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After six years at the helm, Martin Ludden is stepping away from the St. Paul Neighborhood Network (SPNN), a nonprofit media organization tucked between Interstate 94 and University Avenue in the St. Anthony Park neighborhood.

Ludden said it's time for someone with a different skill set and community connections to lead the organization as its executive director.

As new Executive Director Xavier Vazquez prepares to take the helm next week, Eye On St. Paul sat down with Ludden to talk about his time leading an organization whose main objective is to give underrepresented people a camera and teach them how to use it.

This interview was edited for length.

Q: Where were you before SPNN?

A: I had been at Comcast doing government affairs and investment, and we had a big shakeup there. And this popped up. I think I saw it early on and passed on it, and I got a call from a search firm. And I thought, "Ha, that changes your perspective a little bit when you get a note from a recruiter." Coming from Comcast, I knew a big chunk of our funding comes through cable fees. So I understood that.

I was a leader in the Army, and I loved leading and working with people and I hadn't been able to do that, and this was a chance to do that in a St. Paul organization. I'm also a St. Paul guy. I grew up at Prior and St. Clair, next to Widmer's [Super Market], and I live in St. Paul now. Otherwise, I lived in Minneapolis. And Iraq.

Q: You were you in the Army?

A: Yes. Army Reserve.

Q: When were you in Iraq?

A: '03-'04. And then '09 and '10.

Q: And what were your duties?

A: I was a bridge engineer.

In the Army, there are two or three bridges that we build, and one of them goes up in a hurry, floating, for rivers. And we didn't actually do much of that on our first tour. I think we built one bridge. The assumption was as we pushed north, the withdrawing Iraqis would blow up all those bridges [over the Tigris and Euphrates rivers]. But the invasion was so fast, they couldn't blow them up.

Q: What was your rank?

A: I got out as a staff sergeant. I was a squad leader, one of the best jobs I've ever had.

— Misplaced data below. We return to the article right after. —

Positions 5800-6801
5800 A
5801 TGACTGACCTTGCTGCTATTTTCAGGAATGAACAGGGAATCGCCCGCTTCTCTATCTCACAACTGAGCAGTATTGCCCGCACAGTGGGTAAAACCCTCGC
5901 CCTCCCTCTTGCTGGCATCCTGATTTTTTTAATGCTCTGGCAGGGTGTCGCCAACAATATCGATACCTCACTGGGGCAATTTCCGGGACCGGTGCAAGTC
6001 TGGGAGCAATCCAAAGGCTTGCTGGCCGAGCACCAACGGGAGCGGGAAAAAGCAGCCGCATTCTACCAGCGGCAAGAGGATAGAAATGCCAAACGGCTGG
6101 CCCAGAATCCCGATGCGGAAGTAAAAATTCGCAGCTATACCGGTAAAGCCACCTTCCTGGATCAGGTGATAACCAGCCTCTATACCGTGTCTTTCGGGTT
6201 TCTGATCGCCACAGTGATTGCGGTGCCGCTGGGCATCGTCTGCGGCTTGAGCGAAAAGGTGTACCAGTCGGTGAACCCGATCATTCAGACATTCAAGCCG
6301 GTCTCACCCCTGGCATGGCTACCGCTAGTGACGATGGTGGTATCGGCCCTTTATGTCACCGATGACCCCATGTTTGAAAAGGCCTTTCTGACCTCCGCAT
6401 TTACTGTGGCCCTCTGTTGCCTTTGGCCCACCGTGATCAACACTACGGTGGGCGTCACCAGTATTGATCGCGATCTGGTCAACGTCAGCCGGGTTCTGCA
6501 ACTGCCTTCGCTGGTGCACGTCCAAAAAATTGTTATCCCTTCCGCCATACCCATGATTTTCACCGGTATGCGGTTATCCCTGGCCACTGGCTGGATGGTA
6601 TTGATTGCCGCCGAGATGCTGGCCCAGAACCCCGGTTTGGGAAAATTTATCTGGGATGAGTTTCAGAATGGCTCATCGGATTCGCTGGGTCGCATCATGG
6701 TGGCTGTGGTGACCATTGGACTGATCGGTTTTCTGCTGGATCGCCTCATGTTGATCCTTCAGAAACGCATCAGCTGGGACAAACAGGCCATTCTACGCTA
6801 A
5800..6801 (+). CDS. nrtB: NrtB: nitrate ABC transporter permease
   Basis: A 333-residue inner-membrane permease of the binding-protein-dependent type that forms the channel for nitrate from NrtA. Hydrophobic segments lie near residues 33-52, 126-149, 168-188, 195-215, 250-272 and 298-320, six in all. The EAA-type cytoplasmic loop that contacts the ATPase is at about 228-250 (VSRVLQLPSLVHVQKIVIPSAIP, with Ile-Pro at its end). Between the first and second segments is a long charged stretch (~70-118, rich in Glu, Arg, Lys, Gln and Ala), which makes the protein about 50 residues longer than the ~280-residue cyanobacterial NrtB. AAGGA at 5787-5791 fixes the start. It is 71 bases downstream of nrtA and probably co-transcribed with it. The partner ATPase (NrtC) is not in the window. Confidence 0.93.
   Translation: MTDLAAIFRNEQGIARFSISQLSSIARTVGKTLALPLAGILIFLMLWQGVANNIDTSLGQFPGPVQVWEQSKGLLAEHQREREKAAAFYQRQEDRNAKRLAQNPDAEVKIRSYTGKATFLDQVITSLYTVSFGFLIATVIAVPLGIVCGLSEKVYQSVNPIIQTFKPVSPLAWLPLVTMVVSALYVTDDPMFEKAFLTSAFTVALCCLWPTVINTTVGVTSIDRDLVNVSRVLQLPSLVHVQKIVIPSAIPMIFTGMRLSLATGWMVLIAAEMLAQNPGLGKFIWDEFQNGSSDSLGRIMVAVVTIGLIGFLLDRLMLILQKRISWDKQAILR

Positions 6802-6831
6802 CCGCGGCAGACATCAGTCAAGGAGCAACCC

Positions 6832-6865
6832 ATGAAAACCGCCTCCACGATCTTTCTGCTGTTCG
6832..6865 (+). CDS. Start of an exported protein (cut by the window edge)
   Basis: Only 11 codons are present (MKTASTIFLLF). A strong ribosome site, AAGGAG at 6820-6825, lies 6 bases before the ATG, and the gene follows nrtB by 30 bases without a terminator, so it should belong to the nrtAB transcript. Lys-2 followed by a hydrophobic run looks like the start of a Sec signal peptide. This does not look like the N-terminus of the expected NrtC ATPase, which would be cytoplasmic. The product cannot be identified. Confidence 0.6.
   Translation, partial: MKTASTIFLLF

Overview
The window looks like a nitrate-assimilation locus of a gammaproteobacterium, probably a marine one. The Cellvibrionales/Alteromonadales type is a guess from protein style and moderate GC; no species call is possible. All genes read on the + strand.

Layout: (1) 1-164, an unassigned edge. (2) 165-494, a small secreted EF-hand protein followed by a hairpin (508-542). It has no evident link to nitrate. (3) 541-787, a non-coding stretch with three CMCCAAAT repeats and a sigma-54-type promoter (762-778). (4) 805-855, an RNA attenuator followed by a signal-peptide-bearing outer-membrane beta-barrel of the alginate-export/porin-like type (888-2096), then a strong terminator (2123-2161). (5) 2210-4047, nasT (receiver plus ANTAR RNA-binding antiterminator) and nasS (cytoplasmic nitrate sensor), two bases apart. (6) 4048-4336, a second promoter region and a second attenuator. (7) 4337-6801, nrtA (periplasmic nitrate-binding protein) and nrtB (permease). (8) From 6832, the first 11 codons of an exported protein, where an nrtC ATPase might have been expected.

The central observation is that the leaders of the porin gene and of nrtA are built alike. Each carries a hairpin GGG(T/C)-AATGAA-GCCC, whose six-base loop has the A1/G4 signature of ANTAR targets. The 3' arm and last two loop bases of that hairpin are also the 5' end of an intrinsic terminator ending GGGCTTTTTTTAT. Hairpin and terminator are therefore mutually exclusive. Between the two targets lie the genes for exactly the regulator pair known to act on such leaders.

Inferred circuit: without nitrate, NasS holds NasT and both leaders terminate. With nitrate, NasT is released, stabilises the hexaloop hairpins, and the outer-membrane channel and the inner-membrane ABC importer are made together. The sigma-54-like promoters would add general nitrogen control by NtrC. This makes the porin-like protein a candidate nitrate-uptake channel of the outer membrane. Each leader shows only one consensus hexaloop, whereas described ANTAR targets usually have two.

Q: How did that experience prepare you for this?

A: I was coming out of a corporate environment. And SPNN is very much a home for artists and activists and community. And it was a little bit of a shift. My heart is more in this organization than it is in those other places. One of the things I was taught in the Army was that a leader's job is to accomplish the mission and take care of your troops. And most of the time, if you take care of the people, the mission will take care of itself.

Q: What's the SPNN mission?

A: The mission is to use media and technology to empower people to make better lives, use authentic voice and find common understanding. Which is a lot of words. I think the short version is we use media to build community.

We have a documentary track that works with documentary filmmakers. And we also have an AmeriCorps program. And then we have our production teams. They're the folks who, when you see the Winter Carnival on TV, see the Cinco de Mayo parade, that's our coverage, usually.

Q: Why is it important for people to learn documentary filmmaking?

A: There are two sides to that question. One is the technology side of it is a vehicle. The more important part is giving people the skills and the avenue to tell their own stories. There's something really powerful about being able to own your own story.

Q: You have been here through the COVID-19 pandemic and a racial reckoning. What did that mean for you and how did it change the job?

A: We are a little like the libraries. We work in the community, but we have to look at community health and staff health, and we made the decision to close down and were in that space for a couple months. But we were trying to find ways to serve. We shifted some things online. We had a studio, we found ways to help.

Q: And then George Floyd was killed. Did having a community tell its own stories become even more critical?

A: Yes. It was kind of a crystalizing moment, mission-wise. [Filmmaker] Adrian Wilson called and said, "I need a camera." And we said, "Yeah, we need to provide that."

We figured out how to reopen on a fairly limited basis. People could come get cameras, go and tell their stories. What you saw, both through the actual murder, which happened on video, and through the grassroots efforts through the early unrest and the uprisings, the dominant media narrative and the narrative that came from law enforcement was proven to be not true.

Q: What was told that would not have been told?

A: Adrian's doc was called "A Letter to Bryson." It was to [Adrian's] son. He would be 5 or 6 now. Adrian wanted to have an historical document for his son when he got older. And because [Wilson] was there and not affiliated, he was just a guy, he got to have some really candid conversations with people just by walking and saying, "Hey, what's going on?"

Q: What changed for you?

A: I have a much better understanding for who I am and how I show up. I listen a lot more. I've become a better leader, because I have such good people. I know enough now to say, "I trust you, let's do it."

Q: Why step down now?

A: I realized that maybe I had kind of done what my skills allowed me to do here. What I did here was a lot of internal focus. A lot of work on internal culture and compensation. And now SPNN is well-poised to make a turn externally. Out into the community more. We're still the best-kept secret in St. Paul. [But] people need to know about who we are and what we do.